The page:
In another step in a new company strategy, Simsbury's largest taxpayer, The Hartford, announced Wednesday that it would sell its Simsbury facility and transfer employees to existing campuses in Windsor and Hartford.
Nearly one year after the state's largest insurance employer announced a significant shift in the company's business model, officials at the Hartford told employees and Simsbury officials that they planned to sell the 638,174 square foot building at 200 Hopmeadow Street.
"Hartford has been our home for over 200 years," director of corporate external communications Thomas Hambrick said. "We have a large space here and our facility in Windsor. We decided they were the right fit for our current and future business needs."
The company announced that over the next 18-24 months it will begin to transfer employees from Simsbury to the other two campuses. There are currently 1,500 employees at the Simsbury facility in addition to 300 Mass Mutual and Prudential employees.
In March 2012 The Hartford announced it was discontinuing the sale of variable and fixed annuities and the company was considering the sale or other alternatives for Individual Life, Woodbury Financial Services and Retirement Plans. In April they announced an agreement to sell its Individual Annuity business to Forethought, a Houston, TX, based financial services company.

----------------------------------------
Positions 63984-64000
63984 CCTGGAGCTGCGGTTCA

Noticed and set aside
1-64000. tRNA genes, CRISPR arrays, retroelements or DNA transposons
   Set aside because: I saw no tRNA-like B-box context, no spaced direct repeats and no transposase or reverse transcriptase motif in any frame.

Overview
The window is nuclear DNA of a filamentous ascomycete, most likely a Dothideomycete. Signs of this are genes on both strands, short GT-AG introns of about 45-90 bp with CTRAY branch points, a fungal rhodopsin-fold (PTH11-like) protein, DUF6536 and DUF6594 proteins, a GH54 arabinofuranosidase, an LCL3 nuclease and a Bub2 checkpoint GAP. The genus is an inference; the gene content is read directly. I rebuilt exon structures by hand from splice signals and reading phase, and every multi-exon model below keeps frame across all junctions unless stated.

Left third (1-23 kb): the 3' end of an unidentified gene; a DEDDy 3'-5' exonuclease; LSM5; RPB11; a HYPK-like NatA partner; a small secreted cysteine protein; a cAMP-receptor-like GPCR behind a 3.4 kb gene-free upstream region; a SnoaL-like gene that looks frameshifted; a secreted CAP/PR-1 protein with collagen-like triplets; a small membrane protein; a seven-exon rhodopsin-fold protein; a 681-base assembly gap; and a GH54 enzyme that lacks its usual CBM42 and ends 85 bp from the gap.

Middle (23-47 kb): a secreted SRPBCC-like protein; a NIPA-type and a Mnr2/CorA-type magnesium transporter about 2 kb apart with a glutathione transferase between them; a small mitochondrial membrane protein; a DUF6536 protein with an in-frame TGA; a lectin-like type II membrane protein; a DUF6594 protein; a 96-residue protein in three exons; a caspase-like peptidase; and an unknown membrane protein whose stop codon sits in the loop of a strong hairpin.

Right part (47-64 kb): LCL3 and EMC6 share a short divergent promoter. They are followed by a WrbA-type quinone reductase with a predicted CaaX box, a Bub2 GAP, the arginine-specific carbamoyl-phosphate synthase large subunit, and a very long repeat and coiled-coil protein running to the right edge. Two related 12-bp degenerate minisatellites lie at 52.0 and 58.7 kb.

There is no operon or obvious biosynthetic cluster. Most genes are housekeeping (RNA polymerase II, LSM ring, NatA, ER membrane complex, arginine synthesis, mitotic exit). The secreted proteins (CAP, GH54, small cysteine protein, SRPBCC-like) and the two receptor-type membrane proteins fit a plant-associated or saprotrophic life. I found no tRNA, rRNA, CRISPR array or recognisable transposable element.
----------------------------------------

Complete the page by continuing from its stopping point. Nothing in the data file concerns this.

Following the initial announcement, Simsbury officials told Patch they were committed to working with the company to keep jobs in town. On Wednesday, town officials said they would take proactive measures that include the "creation of an advisory committee to work with officials from the Hartford and the State as marketing and sale of the building proceeds," according to a release.
Hambrick said the company's plans do not include any job cuts or sales of any other divisions.
"This is all part of our real estate plan," Hambrick said.
In 2011 the company discontinued commercial leases for properties in Shelton and Farmington.
The company said it plans to work closely with state and local officials to find a suitable buyer for the Simsbury facility but there are no prospects at this time. The building in Simsbury was built for the company approximately 30 years ago but the company made a deal to purchase the building for $46 million in 2007. The deal closed in 2010, according to Hambrick.
"There are still a lot of decisions we need to make and included in that is community support," Hambrick said.
In 2013 the company's total tax liability to the town was $1,763,366, according to town records. The loss or revenue comes as the town is already struggling with a drop in tax revenue. In 2012 the town's Grand List shrunk by 13.88 percent, partially due to property revaluations.